“Conrad saw and condemned the evil of imperial exploitation but was strangely unaware of racism on which it sharpened its iron tooth. But the victims of racist slander who for centuries have to...
“Conrad saw and condemned the evil of imperial exploitation but was strangely unaware of racism on which it sharpened its iron tooth. But the victims of racist slander who for centuries have to live with inhumanity it makes them heir to have always known better than any casual visitor even when he comes loaded with the gifts of a Conrad” (Chinua Achebe).
Achebe argues that Conrad, while providing a criticism of “imperial exploitation”, does not sufficiently take the ‘Other’ voice into account. Is Achebe’s argument justified? Provide textual reference to support your answer.
In the novel ‘Heart Of Darkness’ Conrad explores how imperialism affects colonist and native alike, but in different ways. For a long time the novel was acclaimed and it’s author respected for his expose’ .However, more recently, other writers and experts have expressed disquiet with Joseph Conrad’s views. To say that Achebe argues that Conrad, while providing a criticism of “imperial exploitation”, does not sufficiently take the ‘Other’ voice into account is perhaps a little simplistic. As an author himself he would be well aware of the complexity of imperialistic legacies and the long term consequences of strategies such as ‘divide and rule’ or partition or making a native population dependent on a ruling aggressor. Other commentators have observed that it is the novel itself, not Conrad, which should not be held up as a championing voice against racism. It may be more accurate to suggest that the novel should not be given such weight in the argument against racism and be acclaimed for what it is excellently written historical literature and a good read, rather than current political discourse. The novel needs to be viewed in context of the time during which it was written and judged as such. We cannot expect Joseph Conrad to have the gift of clairvoyance and he wrote according to the extent of his own education, not having the gift of the globally aware education that we are fortunate to have now. Perhaps it would be prudent to have other, more modern, novels pushed forward into the limelight and held up for students to admire, and not to rely so heavily on ‘Heart of Darkness.’ It would have been difficult for Joseph Conrad to articulate the voice of the native population during his lifetime as the people were kept uneducated and there was little opportunity for the two worlds to mix. Achebe’s argument would seem to be justified in so far as the African voice is not discernable in the novel but it may not be possible to criticize him for not reaching a target he himself didn’t set. He may have been more concerned with the idea of imperialism in general, and also with the darkness of the human soul in relation to that. He came from a generation that believed that in some ways, colonialism improved the lives of native populations - how differently we feel now!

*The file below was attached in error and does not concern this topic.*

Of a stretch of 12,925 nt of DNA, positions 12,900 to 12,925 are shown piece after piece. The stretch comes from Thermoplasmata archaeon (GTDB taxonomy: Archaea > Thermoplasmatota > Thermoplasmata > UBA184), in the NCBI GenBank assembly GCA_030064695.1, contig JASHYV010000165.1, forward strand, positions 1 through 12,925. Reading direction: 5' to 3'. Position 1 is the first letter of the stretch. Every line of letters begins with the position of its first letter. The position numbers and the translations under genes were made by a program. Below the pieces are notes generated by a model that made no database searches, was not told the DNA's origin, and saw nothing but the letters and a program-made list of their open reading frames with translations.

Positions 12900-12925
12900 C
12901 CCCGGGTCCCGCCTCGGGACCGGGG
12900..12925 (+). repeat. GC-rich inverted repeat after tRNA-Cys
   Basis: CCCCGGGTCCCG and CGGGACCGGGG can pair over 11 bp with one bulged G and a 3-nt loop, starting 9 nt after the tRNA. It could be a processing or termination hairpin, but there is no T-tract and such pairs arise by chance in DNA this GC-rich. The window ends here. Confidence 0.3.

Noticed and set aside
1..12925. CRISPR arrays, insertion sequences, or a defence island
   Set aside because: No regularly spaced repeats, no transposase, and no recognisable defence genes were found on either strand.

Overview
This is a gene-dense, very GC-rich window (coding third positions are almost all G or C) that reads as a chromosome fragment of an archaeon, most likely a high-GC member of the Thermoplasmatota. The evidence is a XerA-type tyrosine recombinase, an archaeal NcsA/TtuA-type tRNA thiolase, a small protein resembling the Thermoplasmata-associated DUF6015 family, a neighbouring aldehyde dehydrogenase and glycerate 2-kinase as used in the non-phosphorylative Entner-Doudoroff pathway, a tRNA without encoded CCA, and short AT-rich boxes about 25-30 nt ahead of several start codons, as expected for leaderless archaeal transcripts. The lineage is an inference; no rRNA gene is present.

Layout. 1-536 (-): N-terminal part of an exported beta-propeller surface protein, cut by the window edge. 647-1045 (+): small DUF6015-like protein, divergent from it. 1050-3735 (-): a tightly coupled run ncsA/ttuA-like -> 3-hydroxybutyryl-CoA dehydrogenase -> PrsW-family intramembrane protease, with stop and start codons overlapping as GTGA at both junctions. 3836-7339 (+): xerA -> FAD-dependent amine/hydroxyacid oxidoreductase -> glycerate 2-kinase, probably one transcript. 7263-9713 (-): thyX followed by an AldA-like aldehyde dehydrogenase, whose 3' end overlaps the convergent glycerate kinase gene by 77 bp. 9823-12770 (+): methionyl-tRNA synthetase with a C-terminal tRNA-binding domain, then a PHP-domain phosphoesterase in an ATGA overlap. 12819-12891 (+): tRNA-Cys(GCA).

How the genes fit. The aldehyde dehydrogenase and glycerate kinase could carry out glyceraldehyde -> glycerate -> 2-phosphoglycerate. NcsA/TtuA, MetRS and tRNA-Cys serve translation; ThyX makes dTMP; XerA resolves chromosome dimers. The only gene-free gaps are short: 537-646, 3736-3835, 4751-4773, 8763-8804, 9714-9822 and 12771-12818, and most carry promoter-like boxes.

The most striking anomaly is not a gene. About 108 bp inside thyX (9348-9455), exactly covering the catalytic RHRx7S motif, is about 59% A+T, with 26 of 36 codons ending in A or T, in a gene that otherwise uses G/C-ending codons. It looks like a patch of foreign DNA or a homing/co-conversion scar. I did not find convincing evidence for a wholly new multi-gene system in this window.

'Hunters for gold or pursuers of fame, they all had gone out on that stream, bearing the sword, and often the torch, messengers of the might within the land, bearers of a spark from the sacred fire. What greatness had not floated on the ebb of that river into the mystery of an unknown earth!…The dreams of men, the seed of commonwealths, the germs of empires. (1.6)'